Board ends Primary Years Programme at CdA elementary
A popular teaching framework at a Coeur d’Alene elementary school is getting the boot, even after hundreds of parents and residents rallied to save it.
The Coeur d’Alene School Board voted unanimously Monday night to end the Primary Years Programme at Hayden Meadows Elementary School at the end of this school year.
The decision came eight weeks after the board decided to eliminate the affiliated International Baccalaureate program at Lake City High School, citing low enrollment and lackluster test scores.
Several board trustees said PYP furthers a philosophy that encourages students to think of themselves as citizens of the world, echoing critics who assail the program for being anti-American and aligned with the United Nations.
After listening to 2 1/2 hours of passionate testimony for and against the program, several read prepared statements calling PYP a social-political philosophy that has no place in public schools.
The issue before the board, trustee Jim Purtee said, is “the state teaching a singular philosophy with embedded values to impressionable young children. We are not sitting here talking about a high school philosophy class.”
Schools instead should be focused on ensuring students become proficient in reading, mathematics, history and writing, Purtee said.
Trustee Ann Seddon said the emphasis PYP places on global citizenry is confusing to children as they grow up.
“A global citizen would then be a member of the world, owes allegiance to it and is entitled to the international rights of the U.N.,” Seddon said.
Designed for students ages 3 to 12, PYP focuses on the development of the whole child as an inquirer, both in the classroom and in the world outside.
Scores of parents, teachers and residents packed the board’s meeting room Monday night for a passionate debate on the fate of the program. Testimony by more than 30 people included sharp contrasts in the characterization of PYP and its value to the educational mission at Hayden Meadows, as well as questions about a political bent driving the board’s decisions and accusations of bullying and intimidation between supporters and opponents of the program.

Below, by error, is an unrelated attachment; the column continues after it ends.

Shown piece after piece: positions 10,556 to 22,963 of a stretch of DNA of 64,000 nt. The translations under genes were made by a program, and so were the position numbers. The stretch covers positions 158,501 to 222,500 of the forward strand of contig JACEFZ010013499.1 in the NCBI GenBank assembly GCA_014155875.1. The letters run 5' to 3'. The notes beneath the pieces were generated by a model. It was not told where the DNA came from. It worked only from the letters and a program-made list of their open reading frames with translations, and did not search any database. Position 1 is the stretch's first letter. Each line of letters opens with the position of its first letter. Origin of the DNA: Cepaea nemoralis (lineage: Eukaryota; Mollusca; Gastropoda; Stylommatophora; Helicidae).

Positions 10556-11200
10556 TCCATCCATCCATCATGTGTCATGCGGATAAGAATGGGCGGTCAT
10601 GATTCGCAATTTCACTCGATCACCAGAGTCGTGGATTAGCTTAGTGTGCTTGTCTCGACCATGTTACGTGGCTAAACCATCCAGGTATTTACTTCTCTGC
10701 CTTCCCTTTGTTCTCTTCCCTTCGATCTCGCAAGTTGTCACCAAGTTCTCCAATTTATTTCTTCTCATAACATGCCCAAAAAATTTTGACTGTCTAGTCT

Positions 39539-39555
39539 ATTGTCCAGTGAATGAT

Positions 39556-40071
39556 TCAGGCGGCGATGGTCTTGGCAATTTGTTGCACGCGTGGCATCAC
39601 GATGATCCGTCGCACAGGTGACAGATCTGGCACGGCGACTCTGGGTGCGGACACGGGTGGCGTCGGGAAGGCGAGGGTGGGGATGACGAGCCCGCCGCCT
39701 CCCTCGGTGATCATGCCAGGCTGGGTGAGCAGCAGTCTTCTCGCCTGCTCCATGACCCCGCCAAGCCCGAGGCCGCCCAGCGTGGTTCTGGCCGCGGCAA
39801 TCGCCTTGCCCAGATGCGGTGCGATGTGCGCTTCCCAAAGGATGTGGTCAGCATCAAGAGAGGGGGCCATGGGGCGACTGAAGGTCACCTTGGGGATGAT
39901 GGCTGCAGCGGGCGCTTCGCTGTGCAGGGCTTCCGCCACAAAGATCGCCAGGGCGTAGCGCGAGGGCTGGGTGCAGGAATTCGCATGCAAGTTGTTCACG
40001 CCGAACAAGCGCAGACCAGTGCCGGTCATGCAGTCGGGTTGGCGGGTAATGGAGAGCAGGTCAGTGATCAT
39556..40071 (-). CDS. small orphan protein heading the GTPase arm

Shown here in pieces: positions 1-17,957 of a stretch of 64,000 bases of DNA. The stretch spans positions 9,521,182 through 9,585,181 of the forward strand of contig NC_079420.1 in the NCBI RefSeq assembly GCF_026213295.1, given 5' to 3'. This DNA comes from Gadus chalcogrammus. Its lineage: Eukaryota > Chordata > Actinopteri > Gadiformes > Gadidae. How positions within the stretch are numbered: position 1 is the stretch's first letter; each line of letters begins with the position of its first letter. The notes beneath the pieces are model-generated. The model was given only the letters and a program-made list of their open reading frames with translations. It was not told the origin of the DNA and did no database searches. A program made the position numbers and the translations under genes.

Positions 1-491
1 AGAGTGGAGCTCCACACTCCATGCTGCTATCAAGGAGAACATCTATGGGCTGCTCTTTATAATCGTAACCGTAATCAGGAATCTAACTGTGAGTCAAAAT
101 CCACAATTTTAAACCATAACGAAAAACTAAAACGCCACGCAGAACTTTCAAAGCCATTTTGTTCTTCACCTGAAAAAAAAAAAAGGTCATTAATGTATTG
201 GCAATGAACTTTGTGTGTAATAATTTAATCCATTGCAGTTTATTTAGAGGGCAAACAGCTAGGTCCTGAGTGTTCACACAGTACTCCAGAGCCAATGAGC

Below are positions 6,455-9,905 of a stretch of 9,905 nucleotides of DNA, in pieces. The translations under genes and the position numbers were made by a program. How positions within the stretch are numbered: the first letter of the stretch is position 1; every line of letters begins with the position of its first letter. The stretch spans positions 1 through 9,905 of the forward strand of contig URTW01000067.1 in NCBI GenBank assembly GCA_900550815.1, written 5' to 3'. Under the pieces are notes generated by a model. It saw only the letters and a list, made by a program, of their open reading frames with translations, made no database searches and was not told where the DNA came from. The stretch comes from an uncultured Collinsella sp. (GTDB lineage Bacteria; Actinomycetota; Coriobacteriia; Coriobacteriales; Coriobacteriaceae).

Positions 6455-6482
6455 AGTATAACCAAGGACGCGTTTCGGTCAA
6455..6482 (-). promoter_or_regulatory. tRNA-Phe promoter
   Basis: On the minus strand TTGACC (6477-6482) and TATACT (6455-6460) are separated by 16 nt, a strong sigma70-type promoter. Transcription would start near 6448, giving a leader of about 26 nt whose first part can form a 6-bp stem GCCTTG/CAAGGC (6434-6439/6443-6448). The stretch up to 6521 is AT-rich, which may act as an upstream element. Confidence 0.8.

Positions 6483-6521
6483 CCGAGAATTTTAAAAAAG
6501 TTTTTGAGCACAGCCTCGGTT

Supporters of PYP urged trustees to take more time to learn how popular the program is among parents, possibly through a survey. They also presented petitions with more than 600 signatures of those who want the program to remain one of the choices families have in the school district.
“I love what I see happening with my children as well as others,” said Kate Overland, a parent of three children who attend the school and who has volunteered in classes there. “I see no negative impact of PYP.”
Several lauded the performance of students at Hayden Meadows and credit the PYP approach to boosting student engagement and advanced questioning.
“My kids are performing outstandingly,” said Mary Hoskins, a kindergarten teacher at Hayden Meadows.
Others spoke against PYP, including some who see anti-American overtones to the program, or who believe it seeks to shape the values of children and strays from a focus on educational basics.
Kate Hamilton, wife of board President Tom Hamilton, also took a turn at the lectern, saying she and her husband pulled their fifth-grader out of Hayden Meadows recently. They made that decision, she said, after some PYP defenders were at the school “dragging my child’s name through the mud” in order to attack Tom Hamilton for his stance on PYP.
Superintendent Hazel Bauman told the board it may be possible to separate families who support PYP from those who oppose it and place them on separate campuses. But board members indicated the program had become too troublesome to keep in any form.
“It is clear that due to the controversial nature of this program that is causing such negative divisiveness in this community, it’s time to put it behind us,” Trustee Terri Seymour said.
Bauman noted that there’s a good chance parents who like PYP will start a charter school to keep the program as an option in the district. That would have a financial impact on the district, however.
Every 22 students who leave to join a charter school will reduce the district’s share of state funding by $80,000.
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